CENTRAL FLORIDA — The rain has been coming down across Central Florida so far through mid-May. This rain is adding up quickly across the region.
- Some places like Orland, Melbourne and Sanford are wetter than average
- Learn more with Spectrum News 13's Weather Blog
Orlando, Melbourne, Sanford and Daytona Beach are all wetter than average. Check out these impressive rainfall totals compared to average for this May.
Orlando and Melbourne have been two of the wettest spots. Both have picked up more than 4 inches of rain, pushing the totals to more than 3 inches above average in Orlando while Melbourne is more than 4.5 inches above average for the month.
How does this compare to May of 2018 when rainy season started around Mother's Day?
While it is wetter than average this year, it does not even come close to the rainfall totals we saw in May of 2018.
It is interesting to note too that May of 2016 was also a fairly rainy month with wetter-than-normal conditions.
Here is a breakdown of the numbers for the past three Mays:
- May 2018: 7.49"
- May 2017: 3.36"
- May 2016: 6.17"
May Average Rainfall: 3.45"
- May 2018: 10.46"
- May 2017: 2.91"
- May 2016: 3.52"
May Average Rainfall: 3.17"
- May 2018: 8.19"
- May 2017: 2.81"
- May 2016: 7.69"
May Average Rainfall: 3.29"
- May 2018: 12.89"
- May 2017: 1.93"
- May 2016: 5.70"
May Average Rainfall: 3.13"
So do these recent rains mean that the wet season has started for Central Florida?
The short answer is no.
The reason, we are still seeing frontal boundaries move into Central Florida. These are not the classic cold fronts you remember from the winter and early spring where they would bring in cooler temperatures. Instead, they are boundaries between moisture and dry air.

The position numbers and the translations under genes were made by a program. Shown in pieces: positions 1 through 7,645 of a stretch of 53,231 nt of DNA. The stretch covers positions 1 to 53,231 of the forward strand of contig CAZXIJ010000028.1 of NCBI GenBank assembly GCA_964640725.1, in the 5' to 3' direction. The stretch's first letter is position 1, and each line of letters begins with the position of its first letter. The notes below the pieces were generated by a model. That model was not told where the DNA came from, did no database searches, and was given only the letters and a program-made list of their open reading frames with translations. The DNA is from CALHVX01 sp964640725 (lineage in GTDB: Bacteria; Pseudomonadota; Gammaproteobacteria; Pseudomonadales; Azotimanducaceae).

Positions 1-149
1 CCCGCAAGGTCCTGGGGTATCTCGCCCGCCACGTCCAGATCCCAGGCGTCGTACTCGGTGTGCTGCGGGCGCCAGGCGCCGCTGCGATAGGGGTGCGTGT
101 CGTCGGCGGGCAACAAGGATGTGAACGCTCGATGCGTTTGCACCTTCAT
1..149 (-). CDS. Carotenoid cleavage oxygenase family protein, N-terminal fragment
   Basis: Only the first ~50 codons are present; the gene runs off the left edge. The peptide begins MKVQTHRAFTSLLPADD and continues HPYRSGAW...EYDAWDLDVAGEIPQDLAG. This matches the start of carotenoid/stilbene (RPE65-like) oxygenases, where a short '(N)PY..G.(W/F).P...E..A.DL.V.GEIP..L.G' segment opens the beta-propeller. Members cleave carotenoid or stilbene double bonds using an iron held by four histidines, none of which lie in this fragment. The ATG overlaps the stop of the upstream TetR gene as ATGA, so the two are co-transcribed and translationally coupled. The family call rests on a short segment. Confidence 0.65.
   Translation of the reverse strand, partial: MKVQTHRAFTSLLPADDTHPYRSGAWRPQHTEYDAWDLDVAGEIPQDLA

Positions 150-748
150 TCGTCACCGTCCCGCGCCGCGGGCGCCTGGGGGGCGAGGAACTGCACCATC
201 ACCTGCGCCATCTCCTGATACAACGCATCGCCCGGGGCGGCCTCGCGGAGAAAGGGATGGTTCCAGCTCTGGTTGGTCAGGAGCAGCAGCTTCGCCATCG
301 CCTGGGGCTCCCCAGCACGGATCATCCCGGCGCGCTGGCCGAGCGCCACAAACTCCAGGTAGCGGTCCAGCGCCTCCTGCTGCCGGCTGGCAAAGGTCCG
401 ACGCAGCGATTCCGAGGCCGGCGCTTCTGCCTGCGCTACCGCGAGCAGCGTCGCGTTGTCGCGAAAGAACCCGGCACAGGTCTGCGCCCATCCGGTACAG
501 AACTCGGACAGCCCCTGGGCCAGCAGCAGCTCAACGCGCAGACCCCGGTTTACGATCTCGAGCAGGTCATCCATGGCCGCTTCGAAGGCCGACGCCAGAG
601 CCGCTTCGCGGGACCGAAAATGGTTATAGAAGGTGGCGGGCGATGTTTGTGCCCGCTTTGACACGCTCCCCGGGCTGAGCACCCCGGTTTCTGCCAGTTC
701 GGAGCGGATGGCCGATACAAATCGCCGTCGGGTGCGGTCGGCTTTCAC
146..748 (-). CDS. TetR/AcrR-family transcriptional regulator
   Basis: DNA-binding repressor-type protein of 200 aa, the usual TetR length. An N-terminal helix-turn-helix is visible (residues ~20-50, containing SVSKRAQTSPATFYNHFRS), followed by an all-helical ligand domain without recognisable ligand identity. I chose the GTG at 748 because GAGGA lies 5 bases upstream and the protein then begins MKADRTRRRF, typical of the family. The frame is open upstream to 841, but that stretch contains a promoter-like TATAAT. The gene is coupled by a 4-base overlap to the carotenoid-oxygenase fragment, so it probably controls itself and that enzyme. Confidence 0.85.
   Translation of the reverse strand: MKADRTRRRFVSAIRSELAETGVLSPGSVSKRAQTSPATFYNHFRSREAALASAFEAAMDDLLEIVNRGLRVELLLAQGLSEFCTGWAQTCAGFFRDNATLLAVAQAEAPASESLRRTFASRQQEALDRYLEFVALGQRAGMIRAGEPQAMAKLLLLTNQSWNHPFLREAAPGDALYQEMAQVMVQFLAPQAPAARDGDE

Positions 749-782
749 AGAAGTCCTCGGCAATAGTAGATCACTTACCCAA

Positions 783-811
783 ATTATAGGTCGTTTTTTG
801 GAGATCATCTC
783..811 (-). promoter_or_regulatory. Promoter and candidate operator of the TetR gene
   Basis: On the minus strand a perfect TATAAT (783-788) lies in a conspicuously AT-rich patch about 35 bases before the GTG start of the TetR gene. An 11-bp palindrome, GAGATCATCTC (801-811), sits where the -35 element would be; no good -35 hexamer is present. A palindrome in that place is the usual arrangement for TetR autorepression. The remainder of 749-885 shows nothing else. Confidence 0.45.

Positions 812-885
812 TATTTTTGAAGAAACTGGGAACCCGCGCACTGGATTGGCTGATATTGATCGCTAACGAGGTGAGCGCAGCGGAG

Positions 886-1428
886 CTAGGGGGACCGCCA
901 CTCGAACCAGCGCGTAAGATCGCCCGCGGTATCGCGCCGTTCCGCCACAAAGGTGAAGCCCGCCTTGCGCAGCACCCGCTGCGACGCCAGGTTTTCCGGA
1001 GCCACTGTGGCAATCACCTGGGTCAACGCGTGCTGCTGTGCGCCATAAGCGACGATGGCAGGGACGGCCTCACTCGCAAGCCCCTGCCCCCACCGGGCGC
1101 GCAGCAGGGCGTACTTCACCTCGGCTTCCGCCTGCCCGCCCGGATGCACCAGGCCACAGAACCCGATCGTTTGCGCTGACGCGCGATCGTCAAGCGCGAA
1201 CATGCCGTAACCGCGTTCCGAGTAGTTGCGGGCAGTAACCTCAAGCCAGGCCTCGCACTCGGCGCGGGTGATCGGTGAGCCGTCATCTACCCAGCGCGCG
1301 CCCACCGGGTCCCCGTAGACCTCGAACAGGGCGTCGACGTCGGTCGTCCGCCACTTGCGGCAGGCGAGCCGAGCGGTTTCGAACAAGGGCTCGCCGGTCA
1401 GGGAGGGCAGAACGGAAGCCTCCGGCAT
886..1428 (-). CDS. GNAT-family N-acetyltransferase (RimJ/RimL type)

These recent fronts are acting as trigger mechanisms for scattered rain and thunderstorms this month.
The most recent front is bringing in dry air and shutting down our rain chances for a few days. This does not happen during rainy season.
Each afternoon and evening during wet season, the storms are driven solely by heat, humidity and the collision of the sea breezes and not frontal boundaries.
Once these fronts stop moving in and the drier air stops returning to Central Florida, then rainy season will begin.
Climatologically, wet season does not begin until late May, but like last year and some of the years prior, it can start earlier.
Here is a look at the normal start of rainy season versus the earliest start to a wet season on record for Orlando, Melbourne, Daytona Beach and Sanford.